Happy Humpday! August 2, 2017

Happy humpday, folks! This week we’ve got a heavy one for ya… but it’s a story filled with hope! The subject today is camel racing, a sport as old as history itself.

According to wired.com’s article, Robots of Arabia:

“Robot camel jockeys. That’s about half of what you need to know. Robots, designed in Switzerland, riding camels in the Arabian desert. Camel jockey robots, about 2 feet high, with a right hand to bear the whip and a left hand to pull the reins. Thirty-five pounds of aluminum and plastic, a 400-MHz processor running Linux and communicating at 2.4 GHz; GPS-enabled, heart rate-monitoring (the camel’s heart, that is) robots. Mounted on tall, gangly blond animals, bouncing along in the sandy wastelands outside Doha, Qatar, in the 112-degree heat, with dozens of follow-cars behind them. I have seen them with my own eyes. And the other half of the story: Every robot camel jockey bopping along on its improbable mount means one Sudanese boy freed from slavery and sent home.”

Wait… What? Every robot means “one Sudanese boy freed from slavery and sent home” ?! Yes, it’s true. That’s the real problem with camel racing — the jockeys are often very, VERY young boys sold by the parents (or stolen) into slavery. Not only that, but these boys are often very underfed, in an effort to keep them as lightweight as possible. FURTHERMORE, this sport is DANGEROUS. These children, usually tied to their camel, are often knocked off and trampled to death. Or killed by a rival child jockey.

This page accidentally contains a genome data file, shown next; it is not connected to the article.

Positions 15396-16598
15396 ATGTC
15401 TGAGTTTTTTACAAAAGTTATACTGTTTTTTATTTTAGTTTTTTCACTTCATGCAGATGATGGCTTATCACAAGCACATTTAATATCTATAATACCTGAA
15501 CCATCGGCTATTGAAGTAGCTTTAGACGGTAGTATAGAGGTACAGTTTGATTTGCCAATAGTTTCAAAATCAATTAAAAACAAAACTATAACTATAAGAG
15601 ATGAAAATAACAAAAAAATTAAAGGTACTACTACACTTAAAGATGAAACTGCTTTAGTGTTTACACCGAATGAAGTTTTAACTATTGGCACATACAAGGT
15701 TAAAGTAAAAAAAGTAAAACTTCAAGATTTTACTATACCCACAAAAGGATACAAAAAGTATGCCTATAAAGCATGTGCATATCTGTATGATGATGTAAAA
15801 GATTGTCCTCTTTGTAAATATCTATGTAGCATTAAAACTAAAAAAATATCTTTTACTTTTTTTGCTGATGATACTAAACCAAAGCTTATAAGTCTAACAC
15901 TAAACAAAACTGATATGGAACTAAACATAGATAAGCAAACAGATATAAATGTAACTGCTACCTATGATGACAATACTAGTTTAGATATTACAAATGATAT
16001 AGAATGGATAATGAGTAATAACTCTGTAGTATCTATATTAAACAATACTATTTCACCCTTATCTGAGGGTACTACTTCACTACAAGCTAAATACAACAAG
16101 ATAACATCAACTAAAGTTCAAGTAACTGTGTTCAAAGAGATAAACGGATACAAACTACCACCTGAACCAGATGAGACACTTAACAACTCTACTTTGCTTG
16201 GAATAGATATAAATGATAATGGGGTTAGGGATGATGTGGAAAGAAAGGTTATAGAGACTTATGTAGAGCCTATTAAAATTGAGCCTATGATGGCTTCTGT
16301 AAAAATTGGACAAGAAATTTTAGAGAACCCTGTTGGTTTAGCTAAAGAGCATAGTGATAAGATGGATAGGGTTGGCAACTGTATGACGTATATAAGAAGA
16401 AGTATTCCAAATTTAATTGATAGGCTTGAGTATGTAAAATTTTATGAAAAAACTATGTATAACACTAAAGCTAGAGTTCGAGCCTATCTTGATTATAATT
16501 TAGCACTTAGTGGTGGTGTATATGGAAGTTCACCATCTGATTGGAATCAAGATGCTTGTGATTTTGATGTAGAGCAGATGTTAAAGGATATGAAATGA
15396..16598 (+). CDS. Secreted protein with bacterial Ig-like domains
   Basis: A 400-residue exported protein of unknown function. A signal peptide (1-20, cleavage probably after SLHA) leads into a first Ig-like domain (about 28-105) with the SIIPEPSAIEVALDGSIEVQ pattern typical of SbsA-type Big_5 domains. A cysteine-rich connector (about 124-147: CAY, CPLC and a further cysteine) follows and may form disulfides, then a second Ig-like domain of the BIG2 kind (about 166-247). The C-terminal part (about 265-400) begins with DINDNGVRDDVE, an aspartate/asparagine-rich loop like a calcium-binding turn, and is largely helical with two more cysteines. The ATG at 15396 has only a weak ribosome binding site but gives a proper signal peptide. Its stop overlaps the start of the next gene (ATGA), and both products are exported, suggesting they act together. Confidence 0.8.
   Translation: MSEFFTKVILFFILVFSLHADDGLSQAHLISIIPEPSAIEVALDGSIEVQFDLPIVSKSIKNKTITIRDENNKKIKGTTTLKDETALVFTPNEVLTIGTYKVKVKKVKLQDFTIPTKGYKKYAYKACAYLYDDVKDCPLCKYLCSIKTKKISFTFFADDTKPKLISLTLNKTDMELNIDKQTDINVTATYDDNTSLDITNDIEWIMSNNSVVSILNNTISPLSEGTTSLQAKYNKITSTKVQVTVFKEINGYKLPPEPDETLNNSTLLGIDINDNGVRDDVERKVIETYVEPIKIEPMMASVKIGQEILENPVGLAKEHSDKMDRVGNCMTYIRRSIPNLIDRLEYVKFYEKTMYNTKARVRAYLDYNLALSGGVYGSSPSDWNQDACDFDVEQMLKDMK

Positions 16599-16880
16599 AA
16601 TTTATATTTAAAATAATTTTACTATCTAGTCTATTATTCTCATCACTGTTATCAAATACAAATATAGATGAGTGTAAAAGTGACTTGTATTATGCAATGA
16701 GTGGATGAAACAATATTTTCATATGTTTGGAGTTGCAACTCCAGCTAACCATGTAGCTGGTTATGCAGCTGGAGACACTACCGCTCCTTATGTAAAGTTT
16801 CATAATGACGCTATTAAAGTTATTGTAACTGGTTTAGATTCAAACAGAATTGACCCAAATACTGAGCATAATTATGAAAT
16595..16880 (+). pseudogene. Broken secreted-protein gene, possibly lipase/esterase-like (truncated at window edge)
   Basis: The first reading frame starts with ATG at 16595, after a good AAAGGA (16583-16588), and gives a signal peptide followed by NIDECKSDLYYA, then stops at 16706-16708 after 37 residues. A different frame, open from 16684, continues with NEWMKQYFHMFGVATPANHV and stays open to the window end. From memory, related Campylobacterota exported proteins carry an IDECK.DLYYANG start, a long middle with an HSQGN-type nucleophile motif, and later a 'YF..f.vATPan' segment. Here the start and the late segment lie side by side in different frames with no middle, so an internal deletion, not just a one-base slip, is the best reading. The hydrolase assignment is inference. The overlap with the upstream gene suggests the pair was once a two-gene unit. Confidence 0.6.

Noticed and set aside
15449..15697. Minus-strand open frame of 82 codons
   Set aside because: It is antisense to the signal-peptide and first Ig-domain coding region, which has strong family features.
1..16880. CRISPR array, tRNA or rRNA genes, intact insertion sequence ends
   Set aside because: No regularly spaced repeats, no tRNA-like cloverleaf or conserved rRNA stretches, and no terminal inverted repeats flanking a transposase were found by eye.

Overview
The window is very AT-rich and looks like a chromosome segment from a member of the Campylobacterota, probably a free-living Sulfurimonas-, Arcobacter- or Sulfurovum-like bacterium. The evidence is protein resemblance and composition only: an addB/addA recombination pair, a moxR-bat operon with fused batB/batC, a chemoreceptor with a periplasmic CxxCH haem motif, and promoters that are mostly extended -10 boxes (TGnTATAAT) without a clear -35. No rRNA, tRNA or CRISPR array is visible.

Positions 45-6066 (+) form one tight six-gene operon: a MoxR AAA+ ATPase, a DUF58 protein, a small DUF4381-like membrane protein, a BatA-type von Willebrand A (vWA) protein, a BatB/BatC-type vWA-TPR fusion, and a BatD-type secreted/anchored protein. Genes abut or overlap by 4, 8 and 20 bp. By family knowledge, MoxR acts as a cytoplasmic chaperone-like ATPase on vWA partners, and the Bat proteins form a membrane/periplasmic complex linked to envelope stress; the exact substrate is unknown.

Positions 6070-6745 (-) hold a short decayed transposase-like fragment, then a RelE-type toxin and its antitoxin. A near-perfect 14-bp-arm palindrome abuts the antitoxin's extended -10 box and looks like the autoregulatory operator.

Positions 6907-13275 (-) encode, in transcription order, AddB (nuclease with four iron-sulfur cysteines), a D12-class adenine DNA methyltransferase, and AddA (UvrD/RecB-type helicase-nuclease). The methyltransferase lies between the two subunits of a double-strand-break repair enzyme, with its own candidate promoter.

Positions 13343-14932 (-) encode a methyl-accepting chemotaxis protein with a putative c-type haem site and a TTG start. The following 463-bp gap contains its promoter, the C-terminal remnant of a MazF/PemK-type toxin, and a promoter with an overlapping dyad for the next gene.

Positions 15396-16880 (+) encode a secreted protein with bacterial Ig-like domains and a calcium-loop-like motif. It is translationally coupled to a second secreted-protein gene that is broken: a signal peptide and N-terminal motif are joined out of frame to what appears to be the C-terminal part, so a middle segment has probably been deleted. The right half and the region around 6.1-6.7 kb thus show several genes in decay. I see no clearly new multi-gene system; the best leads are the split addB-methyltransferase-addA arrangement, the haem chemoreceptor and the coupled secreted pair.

In an effort to combat this egregious violation of human decency, the United Arab Emirates officially banned the use of children jockeys about fifteen years ago, and THANKFULLY this practice of replacing the children with lightweight robot jockeys very quickly caught on.

According to the New York Times,
“The horrors of that human trafficking left a scar for the sport that lingers even now [15] years after the practice was officially banned in the U.A.E. Some owners said quietly that they still might prefer to have human jockeys –though none would say so publicly– but a majority, perhaps recognizing the troubling perception of having children ride animals that stand 6 feet tall and can run up to 40 miles per hour, unabashedly praised the technology now widely used instead: robots.”



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